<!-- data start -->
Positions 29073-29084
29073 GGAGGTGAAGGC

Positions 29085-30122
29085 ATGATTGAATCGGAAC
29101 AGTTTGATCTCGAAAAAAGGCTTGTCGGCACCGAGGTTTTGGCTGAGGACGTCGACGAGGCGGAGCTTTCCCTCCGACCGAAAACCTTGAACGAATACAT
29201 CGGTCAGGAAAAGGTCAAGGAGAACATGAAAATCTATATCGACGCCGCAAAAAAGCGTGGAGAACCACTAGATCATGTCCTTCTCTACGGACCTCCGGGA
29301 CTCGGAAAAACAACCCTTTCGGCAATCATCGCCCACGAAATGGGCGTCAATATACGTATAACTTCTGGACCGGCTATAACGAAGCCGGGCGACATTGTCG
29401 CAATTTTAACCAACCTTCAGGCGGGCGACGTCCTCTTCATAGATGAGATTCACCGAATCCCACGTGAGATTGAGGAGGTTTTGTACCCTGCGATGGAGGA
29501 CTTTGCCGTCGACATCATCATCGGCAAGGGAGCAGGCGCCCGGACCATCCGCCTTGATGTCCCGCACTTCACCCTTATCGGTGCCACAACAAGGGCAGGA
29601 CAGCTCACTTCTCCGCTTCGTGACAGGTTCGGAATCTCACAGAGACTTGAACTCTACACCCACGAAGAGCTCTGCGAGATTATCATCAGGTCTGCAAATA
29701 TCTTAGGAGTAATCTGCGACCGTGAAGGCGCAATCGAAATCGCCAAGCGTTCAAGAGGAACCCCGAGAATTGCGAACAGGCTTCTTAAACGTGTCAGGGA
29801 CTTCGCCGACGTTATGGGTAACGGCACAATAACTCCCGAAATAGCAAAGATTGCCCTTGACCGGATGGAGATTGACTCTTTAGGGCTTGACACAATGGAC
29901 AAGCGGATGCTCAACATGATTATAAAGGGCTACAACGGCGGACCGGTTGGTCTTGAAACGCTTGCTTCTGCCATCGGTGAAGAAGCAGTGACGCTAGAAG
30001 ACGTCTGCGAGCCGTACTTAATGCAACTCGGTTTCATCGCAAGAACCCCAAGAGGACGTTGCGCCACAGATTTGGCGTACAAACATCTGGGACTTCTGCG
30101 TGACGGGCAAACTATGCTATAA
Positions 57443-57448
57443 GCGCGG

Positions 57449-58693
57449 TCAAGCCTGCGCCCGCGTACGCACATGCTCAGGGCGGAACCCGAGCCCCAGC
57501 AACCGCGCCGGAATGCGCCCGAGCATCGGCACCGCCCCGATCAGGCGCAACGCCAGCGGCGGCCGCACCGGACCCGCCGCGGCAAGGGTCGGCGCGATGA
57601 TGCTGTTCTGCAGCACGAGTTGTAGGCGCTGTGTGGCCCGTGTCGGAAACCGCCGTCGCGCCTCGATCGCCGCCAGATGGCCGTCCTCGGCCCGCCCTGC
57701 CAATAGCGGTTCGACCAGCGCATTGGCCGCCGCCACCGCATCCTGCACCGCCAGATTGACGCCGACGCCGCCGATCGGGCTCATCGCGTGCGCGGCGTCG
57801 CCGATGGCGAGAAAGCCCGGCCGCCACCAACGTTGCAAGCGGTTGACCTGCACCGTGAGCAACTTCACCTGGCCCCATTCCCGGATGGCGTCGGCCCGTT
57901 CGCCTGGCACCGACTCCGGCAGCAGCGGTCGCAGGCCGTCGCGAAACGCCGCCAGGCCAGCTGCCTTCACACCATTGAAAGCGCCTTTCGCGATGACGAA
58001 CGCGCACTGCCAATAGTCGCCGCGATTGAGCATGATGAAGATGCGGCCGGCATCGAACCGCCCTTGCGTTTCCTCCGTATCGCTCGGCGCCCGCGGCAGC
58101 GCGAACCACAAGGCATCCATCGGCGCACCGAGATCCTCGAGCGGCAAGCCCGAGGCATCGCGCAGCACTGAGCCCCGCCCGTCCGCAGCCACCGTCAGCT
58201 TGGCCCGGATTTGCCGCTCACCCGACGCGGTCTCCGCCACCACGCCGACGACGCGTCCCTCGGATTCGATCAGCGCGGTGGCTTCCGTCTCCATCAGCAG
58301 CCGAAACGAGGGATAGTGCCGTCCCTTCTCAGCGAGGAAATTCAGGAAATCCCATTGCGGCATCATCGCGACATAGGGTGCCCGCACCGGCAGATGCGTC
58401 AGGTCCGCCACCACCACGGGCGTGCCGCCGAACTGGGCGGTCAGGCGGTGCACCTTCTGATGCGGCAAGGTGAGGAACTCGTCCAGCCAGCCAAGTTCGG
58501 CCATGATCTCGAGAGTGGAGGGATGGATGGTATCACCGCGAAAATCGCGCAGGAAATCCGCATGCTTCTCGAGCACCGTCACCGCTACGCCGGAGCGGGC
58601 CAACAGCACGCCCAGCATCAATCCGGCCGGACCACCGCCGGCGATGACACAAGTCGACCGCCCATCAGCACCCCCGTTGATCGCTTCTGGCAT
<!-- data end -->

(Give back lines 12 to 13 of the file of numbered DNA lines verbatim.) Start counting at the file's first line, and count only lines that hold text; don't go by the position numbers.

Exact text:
29801 CTTCGCCGACGTTATGGGTAACGGCACAATAACTCCCGAAATAGCAAAGATTGCCCTTGACCGGATGGAGATTGACTCTTTAGGGCTTGACACAATGGAC
29901 AAGCGGATGCTCAACATGATTATAAAGGGCTACAACGGCGGACCGGTTGGTCTTGAAACGCTTGCTTCTGCCATCGGTGAAGAAGCAGTGACGCTAGAAG